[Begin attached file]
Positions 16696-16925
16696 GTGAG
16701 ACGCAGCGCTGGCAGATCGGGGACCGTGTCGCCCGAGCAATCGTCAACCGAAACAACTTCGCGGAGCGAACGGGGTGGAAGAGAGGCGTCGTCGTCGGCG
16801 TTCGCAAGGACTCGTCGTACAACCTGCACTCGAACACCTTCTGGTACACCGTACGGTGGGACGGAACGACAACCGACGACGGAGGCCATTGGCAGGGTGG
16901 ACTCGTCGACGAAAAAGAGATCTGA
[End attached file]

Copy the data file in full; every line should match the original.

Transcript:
Positions 16696-16925
16696 GTGAG
16701 ACGCAGCGCTGGCAGATCGGGGACCGTGTCGCCCGAGCAATCGTCAACCGAAACAACTTCGCGGAGCGAACGGGGTGGAAGAGAGGCGTCGTCGTCGGCG
16801 TTCGCAAGGACTCGTCGTACAACCTGCACTCGAACACCTTCTGGTACACCGTACGGTGGGACGGAACGACAACCGACGACGGAGGCCATTGGCAGGGTGG
16901 ACTCGTCGACGAAAAAGAGATCTGA